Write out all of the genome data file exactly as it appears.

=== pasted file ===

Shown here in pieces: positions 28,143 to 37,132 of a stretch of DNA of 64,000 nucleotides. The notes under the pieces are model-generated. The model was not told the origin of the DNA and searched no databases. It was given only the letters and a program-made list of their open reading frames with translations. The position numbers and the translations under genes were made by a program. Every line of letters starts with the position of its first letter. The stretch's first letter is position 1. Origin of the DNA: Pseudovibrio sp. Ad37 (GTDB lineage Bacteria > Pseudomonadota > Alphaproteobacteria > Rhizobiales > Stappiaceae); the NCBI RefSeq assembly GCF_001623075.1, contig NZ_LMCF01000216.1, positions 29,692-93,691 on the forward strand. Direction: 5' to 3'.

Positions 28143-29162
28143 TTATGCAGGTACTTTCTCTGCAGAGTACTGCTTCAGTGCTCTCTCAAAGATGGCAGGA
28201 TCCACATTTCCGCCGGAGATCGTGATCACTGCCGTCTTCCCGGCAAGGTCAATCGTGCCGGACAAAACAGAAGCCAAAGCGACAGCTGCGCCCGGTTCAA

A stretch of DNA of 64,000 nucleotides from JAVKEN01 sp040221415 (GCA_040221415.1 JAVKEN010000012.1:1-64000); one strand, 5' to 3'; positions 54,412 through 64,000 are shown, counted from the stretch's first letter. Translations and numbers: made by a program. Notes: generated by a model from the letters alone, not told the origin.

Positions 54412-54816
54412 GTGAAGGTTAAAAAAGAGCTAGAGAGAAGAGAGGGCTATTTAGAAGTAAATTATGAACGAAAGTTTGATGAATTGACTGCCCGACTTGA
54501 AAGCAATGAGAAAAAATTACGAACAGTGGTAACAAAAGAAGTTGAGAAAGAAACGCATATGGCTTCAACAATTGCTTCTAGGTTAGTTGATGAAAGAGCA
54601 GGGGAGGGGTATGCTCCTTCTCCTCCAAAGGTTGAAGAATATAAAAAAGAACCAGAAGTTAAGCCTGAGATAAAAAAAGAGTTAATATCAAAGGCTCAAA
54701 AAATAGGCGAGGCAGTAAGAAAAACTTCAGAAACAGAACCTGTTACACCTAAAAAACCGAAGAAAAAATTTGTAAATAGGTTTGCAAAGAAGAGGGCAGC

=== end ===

Shown here in pieces: positions 28,143 to 37,132 of a stretch of DNA of 64,000 nucleotides. The notes under the pieces are model-generated. The model was not told the origin of the DNA and searched no databases. It was given only the letters and a program-made list of their open reading frames with translations. The position numbers and the translations under genes were made by a program. Every line of letters starts with the position of its first letter. The stretch's first letter is position 1. Origin of the DNA: Pseudovibrio sp. Ad37 (GTDB lineage Bacteria > Pseudomonadota > Alphaproteobacteria > Rhizobiales > Stappiaceae); the NCBI RefSeq assembly GCF_001623075.1, contig NZ_LMCF01000216.1, positions 29,692-93,691 on the forward strand. Direction: 5' to 3'.

Positions 28143-29162
28143 TTATGCAGGTACTTTCTCTGCAGAGTACTGCTTCAGTGCTCTCTCAAAGATGGCAGGA
28201 TCCACATTTCCGCCGGAGATCGTGATCACTGCCGTCTTCCCGGCAAGGTCAATCGTGCCGGACAAAACAGAAGCCAAAGCGACAGCTGCGCCCGGTTCAA

A stretch of DNA of 64,000 nucleotides from JAVKEN01 sp040221415 (GCA_040221415.1 JAVKEN010000012.1:1-64000); one strand, 5' to 3'; positions 54,412 through 64,000 are shown, counted from the stretch's first letter. Translations and numbers: made by a program. Notes: generated by a model from the letters alone, not told the origin.

Positions 54412-54816
54412 GTGAAGGTTAAAAAAGAGCTAGAGAGAAGAGAGGGCTATTTAGAAGTAAATTATGAACGAAAGTTTGATGAATTGACTGCCCGACTTGA
54501 AAGCAATGAGAAAAAATTACGAACAGTGGTAACAAAAGAAGTTGAGAAAGAAACGCATATGGCTTCAACAATTGCTTCTAGGTTAGTTGATGAAAGAGCA
54601 GGGGAGGGGTATGCTCCTTCTCCTCCAAAGGTTGAAGAATATAAAAAAGAACCAGAAGTTAAGCCTGAGATAAAAAAAGAGTTAATATCAAAGGCTCAAA
54701 AAATAGGCGAGGCAGTAAGAAAAACTTCAGAAACAGAACCTGTTACACCTAAAAAACCGAAGAAAAAATTTGTAAATAGGTTTGCAAAGAAGAGGGCAGC